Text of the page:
Monday, May 13, 2013

Book Review: Necessity's Child

"Necessity's Child"
by Sharon Lee & Steve Miller

 This is the newest novel in the authors' popular Liaden Universe series. "Necessity's Child" is a standalone novel, not in the Val Con/Miri or Theo Waitley story arcs, but complementary to them. The story follows Syl Vor, one of the younger generation of Clan Korval, as he adapts to the clan's new life on Surebleak, and Kezzi, a child of the Kompani, a secretive family group living underground on Surebleak. But this story also revolves around Rys, an agent for the Department of the Interior, injured and left for dead on the doorstep of the Kompani. Left with amnesia from his head injury, Rys finds a place with the Kompani while trying to discover who he is. But if he remembers his past, will his agent training reassert itself, making him a danger to Clan Korval? Or will he become the man he was before the Department of the Interior brainwashed him?

 There are a LOT of Liaden Universe stories, and I've never been disappointed in any of them. This one is no exception. Lee and Miller know how to write characters you care about, and they've created a universe for them that's so real, you feel as if you've been there. Reading one of their novels is a time-consuming activity - not because they're overlong, but because as soon as I finish, I feel the need to re-read everything else in the series, revisiting all my old friends.

 While this is a great novel, it's probably not the place to start if you've never read any of the other Liaden novels. It assumes the reader is already familiar with the characters and setting, and would probably be too confusing for a beginner. Start with "Agent of Change" and work your way up from there. And leave yourself plenty of time: These are books that will have you reading "just one more chapter," until you look up and realize it's hours past your bedtime.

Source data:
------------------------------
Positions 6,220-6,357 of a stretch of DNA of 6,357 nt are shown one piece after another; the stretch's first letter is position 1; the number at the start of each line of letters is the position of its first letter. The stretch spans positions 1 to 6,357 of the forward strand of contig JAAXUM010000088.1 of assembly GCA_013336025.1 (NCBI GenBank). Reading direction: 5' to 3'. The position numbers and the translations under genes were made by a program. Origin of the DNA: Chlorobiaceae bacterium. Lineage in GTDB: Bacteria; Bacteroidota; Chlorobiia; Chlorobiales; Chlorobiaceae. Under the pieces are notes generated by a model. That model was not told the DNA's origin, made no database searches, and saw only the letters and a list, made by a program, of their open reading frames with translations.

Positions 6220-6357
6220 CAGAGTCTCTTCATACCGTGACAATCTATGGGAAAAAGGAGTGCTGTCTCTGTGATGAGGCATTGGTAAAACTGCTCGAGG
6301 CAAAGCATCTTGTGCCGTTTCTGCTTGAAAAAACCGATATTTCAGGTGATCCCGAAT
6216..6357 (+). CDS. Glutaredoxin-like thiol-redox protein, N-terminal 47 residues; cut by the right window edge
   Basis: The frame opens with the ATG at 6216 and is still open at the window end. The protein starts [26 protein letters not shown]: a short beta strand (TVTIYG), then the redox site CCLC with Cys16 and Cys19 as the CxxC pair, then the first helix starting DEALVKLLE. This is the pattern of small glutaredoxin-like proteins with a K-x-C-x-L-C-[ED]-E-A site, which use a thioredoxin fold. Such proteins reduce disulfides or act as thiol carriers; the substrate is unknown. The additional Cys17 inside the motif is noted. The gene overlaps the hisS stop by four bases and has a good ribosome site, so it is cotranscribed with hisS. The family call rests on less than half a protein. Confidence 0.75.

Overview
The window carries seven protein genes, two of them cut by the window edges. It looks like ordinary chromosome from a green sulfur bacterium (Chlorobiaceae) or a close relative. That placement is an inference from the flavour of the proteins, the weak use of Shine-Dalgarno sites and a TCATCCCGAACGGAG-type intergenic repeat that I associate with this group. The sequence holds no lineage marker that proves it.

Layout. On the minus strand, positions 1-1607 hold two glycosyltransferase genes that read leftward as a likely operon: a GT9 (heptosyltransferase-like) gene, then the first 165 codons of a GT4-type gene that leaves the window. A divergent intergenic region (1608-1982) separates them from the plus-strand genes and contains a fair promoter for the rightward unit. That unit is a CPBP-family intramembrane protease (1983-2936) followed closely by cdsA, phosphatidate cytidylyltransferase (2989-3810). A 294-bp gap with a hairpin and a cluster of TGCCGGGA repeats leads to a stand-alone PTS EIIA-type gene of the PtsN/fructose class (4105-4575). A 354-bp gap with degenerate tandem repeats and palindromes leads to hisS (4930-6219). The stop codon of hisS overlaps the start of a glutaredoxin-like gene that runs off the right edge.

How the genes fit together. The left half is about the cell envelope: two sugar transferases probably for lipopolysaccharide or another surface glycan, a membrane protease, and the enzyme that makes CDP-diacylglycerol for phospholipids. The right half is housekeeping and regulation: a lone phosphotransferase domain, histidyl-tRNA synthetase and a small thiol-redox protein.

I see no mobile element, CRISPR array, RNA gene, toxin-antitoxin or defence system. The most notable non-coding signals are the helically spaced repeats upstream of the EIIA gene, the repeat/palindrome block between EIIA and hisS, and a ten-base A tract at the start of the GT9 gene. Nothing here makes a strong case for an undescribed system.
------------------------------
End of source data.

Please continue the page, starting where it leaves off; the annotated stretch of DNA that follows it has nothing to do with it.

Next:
Tuesday, May 7, 2013

Pin-Tried: A New Blog Series

 Thanks to my iPad, Pinterest has now passed Facebook as my number one time-waster. It's just so easy to pull up and troll through during those odd five minutes waiting for water to boil, or the boy to put his shoes on, or during commercials (in the rare instance that we actually watch TV live instead of through the DVR.)

 While going through my boards, I realized I had tons of fun recipes, crafts and kid projects pinned, but I'd never actually TRIED any of them. (Not an uncommon problem, judging from some of the humorous pins I've put on my "Funny & Geeky" board.)

 So, in the interest of holding myself accountable for actually doing some of these, I've decided to make it a blog series - every Tuesday, I will try to blog about something I got the original idea for on Pinterest. (Which, since most of these pins originally came from someone else's blog, is a fascinating example of the Internet cannibalizing itself. But I digress.) I'll rate my attempts using the completely unscientific scale of  "Epic Fail," "Close Enough" and "Nailed It!" I know this isn't a completely original idea, I already follow Pintester, who documents her hilarious Pin fails. It's mostly just to motivate myself into trying something new, instead of just accumulating digital idea collections.

First up: Cinnamon Roll Cookie Bars
Verdict: Nailed It!

 The original pinner said these tasted just like cinnamon rolls, and they were right! Soft and chewy, super-cinnamon-y, and with the perfect powdered sugar frosting that comes on the best bakery cinnamon rolls. I made these strictly according to the recipe the first time, and they came out just a hair overcooked. Also, the frosting tasted like eating spoonfuls of straight sugar. The second time, I cut a couple of minutes off the baking time. I also doubled the frosting (frosting is my favorite part, I thought it needed more) and added a teaspoon of almond extract - I think it gave the frosting a little more depth of flavor.

 If you love cinnamon, make these. They're so good, I was rationalizing eating them for breakfast. (Hey, if it tastes like a cinnamon roll, it counts as breakfast.)

Here's the recipe:

Cinnamon Roll Cookie Bars

1 box yellow cake mix (I used white, it worked fine)
1/2 cup melted butter
2 eggs
1/2 cup packed brown sugar